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Eggs can be a part of a healthy diet; however, they are perishable just like raw meat, poultry and fish. Some eggs may contain salmonella bacteria, which can cause food borne illness. Follow storage, handling and cooking guidelines to prevent most egg safety problems.
Don’t eat raw or undercooked eggs
This includes “health food” milk shakes with raw eggs, Caesar salad, hollandaise sauce and any other foods like homemade mayonnaise, ice cream or eggnog made from recipes in which the raw egg ingredients are not cooked.
These egg-based recipes should be updated. Consider using a cooked base, commercially prepared pasteurized eggs or egg substitutes. Use a thermometer and make sure the temperature of the cooked base is 160 degrees.
Buy clean eggs from a refrigerator display case
Do not purchase eggs anywhere that are not refrigerated. Any bacteria present in the egg can grow quickly if stored at room temperature. Do not purchase out-of-date eggs. Look for the USDA grade shield or mark. Graded eggs must meet standards for quality and size. Choose the size most useful and economical for you.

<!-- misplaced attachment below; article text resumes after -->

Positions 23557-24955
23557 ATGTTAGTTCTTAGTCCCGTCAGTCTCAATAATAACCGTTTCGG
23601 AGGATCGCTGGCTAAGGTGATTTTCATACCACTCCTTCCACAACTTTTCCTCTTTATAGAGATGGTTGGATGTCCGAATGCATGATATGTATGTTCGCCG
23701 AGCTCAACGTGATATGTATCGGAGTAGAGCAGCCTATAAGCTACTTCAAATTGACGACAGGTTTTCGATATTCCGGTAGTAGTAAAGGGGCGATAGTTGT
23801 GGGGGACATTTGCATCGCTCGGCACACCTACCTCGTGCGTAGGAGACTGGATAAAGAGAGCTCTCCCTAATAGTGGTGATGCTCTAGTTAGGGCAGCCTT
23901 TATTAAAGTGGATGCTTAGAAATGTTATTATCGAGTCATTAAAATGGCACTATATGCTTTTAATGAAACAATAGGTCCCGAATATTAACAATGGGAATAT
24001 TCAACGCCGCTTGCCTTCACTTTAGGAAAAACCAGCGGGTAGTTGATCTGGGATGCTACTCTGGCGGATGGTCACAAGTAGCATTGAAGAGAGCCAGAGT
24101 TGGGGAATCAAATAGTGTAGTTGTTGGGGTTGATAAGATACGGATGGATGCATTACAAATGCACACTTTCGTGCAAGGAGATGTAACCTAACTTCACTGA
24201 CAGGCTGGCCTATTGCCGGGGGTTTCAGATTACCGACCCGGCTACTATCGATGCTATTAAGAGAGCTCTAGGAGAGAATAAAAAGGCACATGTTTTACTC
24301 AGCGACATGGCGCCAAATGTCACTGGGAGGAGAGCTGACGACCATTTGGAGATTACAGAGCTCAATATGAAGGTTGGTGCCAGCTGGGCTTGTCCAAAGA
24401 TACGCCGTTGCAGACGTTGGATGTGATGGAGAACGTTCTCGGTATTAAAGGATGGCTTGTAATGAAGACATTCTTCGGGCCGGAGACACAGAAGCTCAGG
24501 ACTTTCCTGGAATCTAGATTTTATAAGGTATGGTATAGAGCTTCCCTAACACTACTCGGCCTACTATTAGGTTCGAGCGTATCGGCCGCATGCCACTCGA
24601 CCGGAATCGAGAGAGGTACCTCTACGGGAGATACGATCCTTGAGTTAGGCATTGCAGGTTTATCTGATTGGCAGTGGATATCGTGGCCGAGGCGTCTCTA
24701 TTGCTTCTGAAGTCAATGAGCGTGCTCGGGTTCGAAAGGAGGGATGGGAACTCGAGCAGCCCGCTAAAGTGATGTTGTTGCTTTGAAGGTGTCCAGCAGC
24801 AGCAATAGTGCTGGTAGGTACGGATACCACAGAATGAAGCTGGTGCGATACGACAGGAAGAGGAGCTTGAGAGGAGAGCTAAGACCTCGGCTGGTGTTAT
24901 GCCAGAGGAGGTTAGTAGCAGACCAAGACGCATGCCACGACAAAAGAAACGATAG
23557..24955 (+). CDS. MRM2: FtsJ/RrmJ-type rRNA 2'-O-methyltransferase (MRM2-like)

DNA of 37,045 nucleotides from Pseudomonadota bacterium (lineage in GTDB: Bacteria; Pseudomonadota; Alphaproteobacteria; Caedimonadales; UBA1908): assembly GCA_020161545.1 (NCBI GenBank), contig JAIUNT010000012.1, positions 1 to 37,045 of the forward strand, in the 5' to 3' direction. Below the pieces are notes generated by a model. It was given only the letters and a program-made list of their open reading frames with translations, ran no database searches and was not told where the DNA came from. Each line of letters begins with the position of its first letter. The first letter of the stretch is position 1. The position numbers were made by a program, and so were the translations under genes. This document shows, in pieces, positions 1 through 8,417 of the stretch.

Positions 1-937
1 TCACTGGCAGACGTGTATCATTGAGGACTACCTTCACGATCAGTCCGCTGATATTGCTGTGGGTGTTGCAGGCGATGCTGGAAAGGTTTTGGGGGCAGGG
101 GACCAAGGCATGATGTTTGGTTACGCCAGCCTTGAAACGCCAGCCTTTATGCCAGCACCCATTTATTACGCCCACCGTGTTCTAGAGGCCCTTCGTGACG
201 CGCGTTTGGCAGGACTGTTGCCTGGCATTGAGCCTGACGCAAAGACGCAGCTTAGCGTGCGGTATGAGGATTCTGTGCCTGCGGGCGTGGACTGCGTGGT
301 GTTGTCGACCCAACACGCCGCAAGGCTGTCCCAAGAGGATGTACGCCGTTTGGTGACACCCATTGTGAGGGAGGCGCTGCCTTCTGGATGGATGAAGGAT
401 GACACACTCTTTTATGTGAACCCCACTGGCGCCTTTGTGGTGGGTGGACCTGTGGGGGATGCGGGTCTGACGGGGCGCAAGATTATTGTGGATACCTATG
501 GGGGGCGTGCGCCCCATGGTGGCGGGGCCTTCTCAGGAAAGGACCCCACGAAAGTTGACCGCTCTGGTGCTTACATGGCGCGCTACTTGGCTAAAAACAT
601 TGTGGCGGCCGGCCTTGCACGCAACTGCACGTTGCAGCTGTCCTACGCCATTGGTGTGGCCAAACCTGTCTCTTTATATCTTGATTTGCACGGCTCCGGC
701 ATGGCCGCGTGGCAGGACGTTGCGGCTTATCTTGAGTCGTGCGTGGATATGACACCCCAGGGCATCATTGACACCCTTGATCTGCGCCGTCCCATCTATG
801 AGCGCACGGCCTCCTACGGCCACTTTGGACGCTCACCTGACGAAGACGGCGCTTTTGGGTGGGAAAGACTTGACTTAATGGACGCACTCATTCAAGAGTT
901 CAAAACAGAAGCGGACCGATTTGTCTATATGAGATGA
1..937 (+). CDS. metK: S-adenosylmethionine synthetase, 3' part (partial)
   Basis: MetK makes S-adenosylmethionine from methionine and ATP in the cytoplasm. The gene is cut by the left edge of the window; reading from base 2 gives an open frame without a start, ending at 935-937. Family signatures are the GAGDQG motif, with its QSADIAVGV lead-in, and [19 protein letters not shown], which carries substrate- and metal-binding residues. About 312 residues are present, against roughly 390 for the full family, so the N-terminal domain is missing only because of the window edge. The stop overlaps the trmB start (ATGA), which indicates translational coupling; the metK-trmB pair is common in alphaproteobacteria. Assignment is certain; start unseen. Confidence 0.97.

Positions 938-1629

Store eggs safe at home
Take eggs straight home and store them immediately in the refrigerator at 40 degrees or lower. Store them in the grocery carton in the coldest part of the refrigerator, not in the door. Do not wash eggs. Before eggs are placed on the market, they are washed and sanitized at the plant. Then the egg is coated with a tasteless, natural mineral oil to protect it. If eggs are washed, it could increase the potential of bacteria on the shell to enter the egg.
Use eggs promptly
Use raw shell eggs within three to five weeks. When fresh eggs are hard cooked, the protective coating is washed away so hard-cooked eggs should be refrigerated within two hours of cooking and used within a week. Use leftover whites and yolks within four days.
Never buy cracked eggs
Bacteria can enter eggs through cracks in the shell; however, if eggs crack on the way home from the store, break them into a clean container, cover it tightly, keep refrigerated and use within two days. If eggs crack during hard cooking, they are safe.
Handle eggs safely
Wash hands, utensils, equipment and work areas with warm soapy water before and after contact with eggs and egg-rich foods.
Contact Dianne Gatewood, extension agent, Family and Consumer Sciences, at 253-2610 (Brunswick County) or 798-7663 (New Hanover County) if you have questions.